Childhood trauma can have a profound impact on adolescent’s development, resulting in negative effects on physical growth, psychological development, mental health, and in severe cases, it can be the catalyst for developing Post Traumatic Stress Disorder. Experiencing childhood trauma has become more widespread with many research studies claiming that over 50% of teens have been exposed to trauma at some point in their lives.
A 2013 research study of 6,483 teens found that 61% of teens had been exposed to at least one potentially traumatic event in their lifetime, including interpersonal violence such as rape, physical abuse, or domestic violence, injuries, natural disasters, or the death of a close family member. Of these teens, 19% had experienced 3 or more of these traumatic events, and nearly 5% had experienced PTSD under the DSM-IV diagnostic criteria. Another study indicates that that as many as 16% of adolescents exposed to trauma may develop PTSD.
Research has shown that PTSD can increase vulnerability to psychiatric disorders such as depression, anxiety, psychosis, as well as several physical problems such as arthritis, cardiovascular disease, lung disease, and cancer, and cognitive problems such as brain development and emotional attachment. Because of the potential damages of PTSD, it’s essential to understand the causes of PTSD, recognize its symptoms and impacts, and get your teen treatment as soon as possible to aid in her recovery.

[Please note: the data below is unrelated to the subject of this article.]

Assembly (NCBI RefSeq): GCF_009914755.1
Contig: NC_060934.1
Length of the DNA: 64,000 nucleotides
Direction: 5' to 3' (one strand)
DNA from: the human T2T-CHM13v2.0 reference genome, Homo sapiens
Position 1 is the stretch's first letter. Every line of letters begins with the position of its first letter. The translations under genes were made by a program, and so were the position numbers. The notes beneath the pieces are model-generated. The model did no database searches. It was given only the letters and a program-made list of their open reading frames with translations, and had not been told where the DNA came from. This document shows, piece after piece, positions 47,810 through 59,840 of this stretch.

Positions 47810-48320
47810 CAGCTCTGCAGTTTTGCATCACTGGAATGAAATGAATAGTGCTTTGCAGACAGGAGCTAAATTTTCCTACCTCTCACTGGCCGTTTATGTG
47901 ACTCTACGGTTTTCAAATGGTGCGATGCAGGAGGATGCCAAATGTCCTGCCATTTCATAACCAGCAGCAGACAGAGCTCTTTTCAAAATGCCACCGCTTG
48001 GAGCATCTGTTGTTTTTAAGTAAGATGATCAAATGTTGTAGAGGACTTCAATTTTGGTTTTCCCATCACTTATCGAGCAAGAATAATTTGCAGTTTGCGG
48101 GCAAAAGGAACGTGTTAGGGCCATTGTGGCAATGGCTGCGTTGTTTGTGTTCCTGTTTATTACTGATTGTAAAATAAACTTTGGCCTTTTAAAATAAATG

Causes of PTSD in teens
Post-traumatic stress disorder is defined as a condition brought on by exposure to a traumatic event. As discussed, the majority of children will experience some type of traumatic event in their lifetime, but children with PTSD don’t bounce back from this trauma. Instead, they develop harmful behavioral patterns that can be debilitative without treatment.
There are many risk factors associated with the likelihood of developing PTSD as a teenager. Research indicates that the two groups of adolescents that are most likely to have been exposed to trauma in their lifetime are those who did not have both biological parents in the home and those who had pre-existing mental and behavioral disorders such as attention-deficit hyperactivity disorder and oppositional defiant disorder.
In a study that found 4.5% of teens had experienced PTSD in their lifetimes, there were many risk factors. One of the greatest risk factors was being a female; females had a 7.3 percent lifetime prevalence of PTSD compared to only 2.2 percent of males. Another risk factor included interpersonal violence as PTSD was found in 39% of teens who had been raped and 25% of teens who had been physically abused by a caregiver. Lastly, those who had underlying mood disorders such as anxiety and depression were also more likely to be at risk for developing PTSD.